Etymology: from French harer, meaning “to set a dog on”; from German hare, meaning “a cry urging a dog to attack”
A person who conducts or initiates sexual harassment, is defined by us as a Harasser, or a person who harasses.
The Oxford Dictionary defines a “harasser” or “to harass” as:
To bother or intimidate another person
A persistent tormentor or attacker
Make repeated small-scale attacks
We define a harasser as someone who intimidates or bothers another employee, or multiple employees. This can be via direct harassment, or involve indirect harassment, in which the intimidation is targeted against a demographic group (e.g. sexist comments against women).
Incidents of workplace sexual harassment have shown to have a tendency to be repeated attacks, and the person conducting this harassment, usually carries it out in a persistent manner. That can be either consistent harassment against the same person, or with multiple employees.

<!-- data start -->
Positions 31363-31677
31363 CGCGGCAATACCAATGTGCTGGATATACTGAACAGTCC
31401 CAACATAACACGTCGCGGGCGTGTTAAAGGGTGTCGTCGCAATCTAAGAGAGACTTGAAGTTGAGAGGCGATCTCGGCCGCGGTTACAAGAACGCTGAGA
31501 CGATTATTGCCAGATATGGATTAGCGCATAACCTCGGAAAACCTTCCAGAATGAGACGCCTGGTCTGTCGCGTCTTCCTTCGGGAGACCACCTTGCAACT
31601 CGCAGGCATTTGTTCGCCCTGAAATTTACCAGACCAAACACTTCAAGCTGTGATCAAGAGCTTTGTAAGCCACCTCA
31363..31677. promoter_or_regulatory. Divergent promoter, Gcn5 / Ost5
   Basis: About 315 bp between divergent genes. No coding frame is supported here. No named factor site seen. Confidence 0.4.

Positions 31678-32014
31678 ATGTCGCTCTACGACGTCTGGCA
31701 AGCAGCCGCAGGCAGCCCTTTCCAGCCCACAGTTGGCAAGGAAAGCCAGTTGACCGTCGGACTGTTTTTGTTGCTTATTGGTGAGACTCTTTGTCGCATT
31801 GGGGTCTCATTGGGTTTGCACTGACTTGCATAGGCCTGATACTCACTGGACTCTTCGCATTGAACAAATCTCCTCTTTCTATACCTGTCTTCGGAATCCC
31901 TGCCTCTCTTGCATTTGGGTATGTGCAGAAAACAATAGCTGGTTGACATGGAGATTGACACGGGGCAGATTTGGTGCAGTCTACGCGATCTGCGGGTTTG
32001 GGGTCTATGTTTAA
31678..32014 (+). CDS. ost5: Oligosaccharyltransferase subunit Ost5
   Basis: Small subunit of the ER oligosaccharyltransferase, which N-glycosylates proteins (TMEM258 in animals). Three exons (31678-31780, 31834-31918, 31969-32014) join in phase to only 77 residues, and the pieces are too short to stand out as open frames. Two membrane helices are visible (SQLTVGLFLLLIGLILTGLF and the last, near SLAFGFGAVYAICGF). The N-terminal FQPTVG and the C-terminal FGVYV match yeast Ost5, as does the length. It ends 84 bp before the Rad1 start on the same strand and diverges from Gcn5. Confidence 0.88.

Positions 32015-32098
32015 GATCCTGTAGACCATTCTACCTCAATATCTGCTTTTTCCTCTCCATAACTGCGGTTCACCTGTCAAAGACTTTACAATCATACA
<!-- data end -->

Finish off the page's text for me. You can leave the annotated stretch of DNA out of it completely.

A harasser does not have a “typical” demographic or standard characteristics. They can be of any gender, race, sexual orientation or ethnicity. They also do not have to have a certain rank or order in the institution. That is to say, they do not have to be someone’s supervisor in order for them to be the harasser. They can have any relationship with the person or group they are harassing.
Sometimes, we will also refer to the harasser as the “perpetrator”.
To see what types of harassment a harasser can perpetrate, see our definition of “sexual harassment”.